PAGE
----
• I’d finger through the CD rows, sometimes but often not finding what I’d been looking for, but also finding things I hadn’t thought of but seemed appealing. Not everything was available on-demand!
  • I’d take the discs back to my room (or dorm) and use my desktop PC to rip them into iTunes and then load them onto my iPod. There was no “cloud”!

It took effort, and as painful as it often was, finding something rewarding and having it in your hands was exhilarating—a tangible win in a well-defined game with clear boundaries.

The Zappa conundrum

The artist who dominated those peak CD buying years was one who had at best a contentious and at worst a hostile relationship to the format—Frank Zappa. Record stores almost always organized their collections alphabetically by artist’s surname, so I built muscle memory5 to go to the end of the line and find the day’s almost always massive sample of Zappa’s endless discography.

They’d often have his most popular work—We’re Only In It For The Money, Apostrophe, Freak Out!—alongside some daunting (and expensive) multi-disc works such as Läther and Shut Up N’ Play Your Guitar, and lots of releases you’d probably never even heard of despite your preliminary research, such as Wazoo, a live album containing some but not all material from the much better-known The Grand Wazoo studio album.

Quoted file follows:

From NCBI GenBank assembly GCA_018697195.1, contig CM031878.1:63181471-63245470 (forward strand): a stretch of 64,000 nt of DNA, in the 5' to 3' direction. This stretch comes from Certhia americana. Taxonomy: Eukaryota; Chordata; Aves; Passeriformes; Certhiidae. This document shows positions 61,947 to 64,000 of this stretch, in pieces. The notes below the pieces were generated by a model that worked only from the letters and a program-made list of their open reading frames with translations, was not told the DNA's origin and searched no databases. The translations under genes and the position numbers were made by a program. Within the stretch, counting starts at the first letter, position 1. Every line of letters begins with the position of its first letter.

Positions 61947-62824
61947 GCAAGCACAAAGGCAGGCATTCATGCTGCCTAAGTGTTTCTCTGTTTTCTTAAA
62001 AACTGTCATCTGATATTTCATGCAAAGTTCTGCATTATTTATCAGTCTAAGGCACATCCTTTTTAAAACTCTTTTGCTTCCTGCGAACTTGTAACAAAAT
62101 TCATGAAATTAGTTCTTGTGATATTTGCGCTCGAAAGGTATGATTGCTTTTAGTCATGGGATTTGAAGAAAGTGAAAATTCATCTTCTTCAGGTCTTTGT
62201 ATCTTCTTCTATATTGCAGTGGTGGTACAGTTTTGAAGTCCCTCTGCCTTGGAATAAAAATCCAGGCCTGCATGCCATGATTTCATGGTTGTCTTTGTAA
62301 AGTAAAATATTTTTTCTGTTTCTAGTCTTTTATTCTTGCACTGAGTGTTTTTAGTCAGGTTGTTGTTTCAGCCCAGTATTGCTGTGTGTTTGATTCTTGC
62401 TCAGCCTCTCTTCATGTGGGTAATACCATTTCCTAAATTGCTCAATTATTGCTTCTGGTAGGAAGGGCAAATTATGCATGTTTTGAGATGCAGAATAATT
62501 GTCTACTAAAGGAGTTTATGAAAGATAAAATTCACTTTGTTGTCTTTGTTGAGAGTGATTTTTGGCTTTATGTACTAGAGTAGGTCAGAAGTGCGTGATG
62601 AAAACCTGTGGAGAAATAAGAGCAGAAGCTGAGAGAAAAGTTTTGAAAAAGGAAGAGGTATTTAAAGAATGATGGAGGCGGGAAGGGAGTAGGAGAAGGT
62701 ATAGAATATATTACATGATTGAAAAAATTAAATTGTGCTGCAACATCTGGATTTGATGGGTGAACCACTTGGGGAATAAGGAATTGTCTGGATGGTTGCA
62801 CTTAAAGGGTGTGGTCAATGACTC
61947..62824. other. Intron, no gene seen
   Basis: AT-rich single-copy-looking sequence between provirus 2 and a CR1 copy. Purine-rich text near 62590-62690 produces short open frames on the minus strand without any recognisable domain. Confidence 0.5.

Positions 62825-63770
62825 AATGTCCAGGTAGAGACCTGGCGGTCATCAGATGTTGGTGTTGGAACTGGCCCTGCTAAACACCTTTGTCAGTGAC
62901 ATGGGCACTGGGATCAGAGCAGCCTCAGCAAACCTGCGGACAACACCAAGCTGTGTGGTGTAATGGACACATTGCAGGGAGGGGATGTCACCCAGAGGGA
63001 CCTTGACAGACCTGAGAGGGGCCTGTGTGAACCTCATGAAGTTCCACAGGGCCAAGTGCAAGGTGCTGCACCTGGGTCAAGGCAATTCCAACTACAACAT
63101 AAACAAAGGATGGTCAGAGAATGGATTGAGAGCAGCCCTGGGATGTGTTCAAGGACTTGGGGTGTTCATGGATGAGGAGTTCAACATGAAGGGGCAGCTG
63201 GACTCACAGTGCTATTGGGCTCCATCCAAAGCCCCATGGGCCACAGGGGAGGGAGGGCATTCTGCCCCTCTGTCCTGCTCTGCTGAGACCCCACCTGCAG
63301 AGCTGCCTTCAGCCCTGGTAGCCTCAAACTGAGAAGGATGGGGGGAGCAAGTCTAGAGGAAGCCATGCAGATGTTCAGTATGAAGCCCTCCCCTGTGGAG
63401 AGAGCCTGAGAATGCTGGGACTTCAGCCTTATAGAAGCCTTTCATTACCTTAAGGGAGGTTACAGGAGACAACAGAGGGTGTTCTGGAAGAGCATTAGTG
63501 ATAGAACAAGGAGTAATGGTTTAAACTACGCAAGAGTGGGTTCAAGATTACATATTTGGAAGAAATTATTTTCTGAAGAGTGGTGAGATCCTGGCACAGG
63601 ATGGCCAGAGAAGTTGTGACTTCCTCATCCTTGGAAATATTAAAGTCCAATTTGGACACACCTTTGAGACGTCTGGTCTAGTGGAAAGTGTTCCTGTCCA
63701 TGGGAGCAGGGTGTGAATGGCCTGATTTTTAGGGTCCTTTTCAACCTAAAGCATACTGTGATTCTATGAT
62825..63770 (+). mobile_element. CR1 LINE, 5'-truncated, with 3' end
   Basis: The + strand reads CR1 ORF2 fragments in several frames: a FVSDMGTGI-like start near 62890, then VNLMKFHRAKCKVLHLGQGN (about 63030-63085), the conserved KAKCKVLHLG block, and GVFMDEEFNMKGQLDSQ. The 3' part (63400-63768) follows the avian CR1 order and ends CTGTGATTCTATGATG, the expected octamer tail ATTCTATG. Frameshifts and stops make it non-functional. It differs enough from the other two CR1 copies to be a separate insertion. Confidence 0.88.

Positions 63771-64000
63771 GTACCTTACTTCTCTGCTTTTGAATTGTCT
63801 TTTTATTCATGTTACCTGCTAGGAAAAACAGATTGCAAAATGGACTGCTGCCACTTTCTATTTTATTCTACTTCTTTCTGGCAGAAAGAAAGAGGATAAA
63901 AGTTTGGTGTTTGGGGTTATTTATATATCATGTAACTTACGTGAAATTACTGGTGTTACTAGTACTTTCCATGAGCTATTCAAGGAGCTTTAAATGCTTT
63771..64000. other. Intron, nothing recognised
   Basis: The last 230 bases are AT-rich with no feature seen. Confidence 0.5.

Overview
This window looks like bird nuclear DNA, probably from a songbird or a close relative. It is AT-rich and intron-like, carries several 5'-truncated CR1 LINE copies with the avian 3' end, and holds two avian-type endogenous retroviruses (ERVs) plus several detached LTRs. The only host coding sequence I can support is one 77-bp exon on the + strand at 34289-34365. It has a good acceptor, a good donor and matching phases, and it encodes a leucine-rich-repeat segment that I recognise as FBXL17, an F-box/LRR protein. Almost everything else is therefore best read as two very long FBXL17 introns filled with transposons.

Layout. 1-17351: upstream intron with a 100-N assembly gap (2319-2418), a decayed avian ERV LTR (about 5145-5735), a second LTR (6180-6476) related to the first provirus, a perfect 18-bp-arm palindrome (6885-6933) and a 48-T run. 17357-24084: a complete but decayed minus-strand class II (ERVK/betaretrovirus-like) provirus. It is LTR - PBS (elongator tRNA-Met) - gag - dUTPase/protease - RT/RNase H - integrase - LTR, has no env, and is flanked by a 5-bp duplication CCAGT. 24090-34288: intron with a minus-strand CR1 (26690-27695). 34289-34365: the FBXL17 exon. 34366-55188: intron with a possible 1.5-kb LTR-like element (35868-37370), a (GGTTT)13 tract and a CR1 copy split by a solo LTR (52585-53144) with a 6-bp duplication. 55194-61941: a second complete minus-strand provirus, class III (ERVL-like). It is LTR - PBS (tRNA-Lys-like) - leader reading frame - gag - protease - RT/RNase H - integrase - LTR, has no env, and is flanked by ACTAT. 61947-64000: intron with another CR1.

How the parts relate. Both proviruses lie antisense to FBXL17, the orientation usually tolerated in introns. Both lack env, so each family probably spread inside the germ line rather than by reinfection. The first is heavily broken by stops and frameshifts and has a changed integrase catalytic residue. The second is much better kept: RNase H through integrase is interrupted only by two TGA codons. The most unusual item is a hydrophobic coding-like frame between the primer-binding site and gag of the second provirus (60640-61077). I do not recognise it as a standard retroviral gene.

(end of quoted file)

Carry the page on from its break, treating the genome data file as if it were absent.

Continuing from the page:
Finding a worthwhile6 Zappa release took even more work, but had an even greater reward, than any artist I can recall, not just because there’s a huge gap between his best and worst work, or because he released seemingly 459 albums, but also because in the pre-digital panopticon, pre-smartphone era, it wasn’t always easy to know you’d got the right version of any given album.

Here’s where Zappa’s aforementioned contentious relationship toward the CD comes back in play. When CDs became commercially available in the 1980s. Zappa—like all other major artists of the album era—began remastering many of his LPs. But he went further: He actually re-edited and heavily remixed the recordings, making many of them sound drastically different from the vinyl originals:

  • We’re Only In It For The Money had all of its original drum and bass tracks replaced with new recordings that sound badly out of step with the other instrumentation. It also has its censored obscenities restored. The initial CD was different from both the stereo and mono vinyl releases, which were also substantially different from one another.
  • Hot Rats had one of this tracks, “The Gumbo Variations,” lengthened by 4 minutes, and its most famous piece, “Willie the Pimp,” re-edited with what sounds like a totally different guitar solo.
  • Unless you’d snatched up and held into the original 8-track cartridge of Lumpy Gravy in 1967 when it got recalled, every version thereafter until 2009 was the vastly inferior 1968 re-edit with lots of irritating dialogue added. There was also another version that “punched up” that 1968 mix with re-recorded bass and drums!